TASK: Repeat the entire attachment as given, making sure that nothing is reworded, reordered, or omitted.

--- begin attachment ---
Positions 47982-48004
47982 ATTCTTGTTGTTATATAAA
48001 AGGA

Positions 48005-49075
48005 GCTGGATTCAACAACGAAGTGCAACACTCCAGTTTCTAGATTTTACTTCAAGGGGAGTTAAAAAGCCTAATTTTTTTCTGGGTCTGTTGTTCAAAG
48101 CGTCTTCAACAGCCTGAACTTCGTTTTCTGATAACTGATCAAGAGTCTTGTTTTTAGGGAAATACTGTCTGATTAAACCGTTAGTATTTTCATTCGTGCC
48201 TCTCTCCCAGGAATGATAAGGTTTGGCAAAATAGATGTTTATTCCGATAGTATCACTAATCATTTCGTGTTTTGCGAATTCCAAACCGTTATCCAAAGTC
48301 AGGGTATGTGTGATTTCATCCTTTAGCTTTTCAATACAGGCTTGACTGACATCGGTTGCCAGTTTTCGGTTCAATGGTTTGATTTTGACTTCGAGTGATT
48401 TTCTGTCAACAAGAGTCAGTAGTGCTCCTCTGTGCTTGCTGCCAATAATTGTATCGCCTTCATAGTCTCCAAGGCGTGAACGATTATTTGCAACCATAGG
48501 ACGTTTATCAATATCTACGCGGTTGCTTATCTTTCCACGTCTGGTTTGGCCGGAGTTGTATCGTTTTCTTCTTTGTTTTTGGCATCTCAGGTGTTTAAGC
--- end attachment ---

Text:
Positions 47982-48004
47982 ATTCTTGTTGTTATATAAA
48001 AGGA

Positions 48005-49075
48005 GCTGGATTCAACAACGAAGTGCAACACTCCAGTTTCTAGATTTTACTTCAAGGGGAGTTAAAAAGCCTAATTTTTTTCTGGGTCTGTTGTTCAAAG
48101 CGTCTTCAACAGCCTGAACTTCGTTTTCTGATAACTGATCAAGAGTCTTGTTTTTAGGGAAATACTGTCTGATTAAACCGTTAGTATTTTCATTCGTGCC
48201 TCTCTCCCAGGAATGATAAGGTTTGGCAAAATAGATGTTTATTCCGATAGTATCACTAATCATTTCGTGTTTTGCGAATTCCAAACCGTTATCCAAAGTC
48301 AGGGTATGTGTGATTTCATCCTTTAGCTTTTCAATACAGGCTTGACTGACATCGGTTGCCAGTTTTCGGTTCAATGGTTTGATTTTGACTTCGAGTGATT
48401 TTCTGTCAACAAGAGTCAGTAGTGCTCCTCTGTGCTTGCTGCCAATAATTGTATCGCCTTCATAGTCTCCAAGGCGTGAACGATTATTTGCAACCATAGG
48501 ACGTTTATCAATATCTACGCGGTTGCTTATCTTTCCACGTCTGGTTTGGCCGGAGTTGTATCGTTTTCTTCTTTGTTTTTGGCATCTCAGGTGTTTAAGC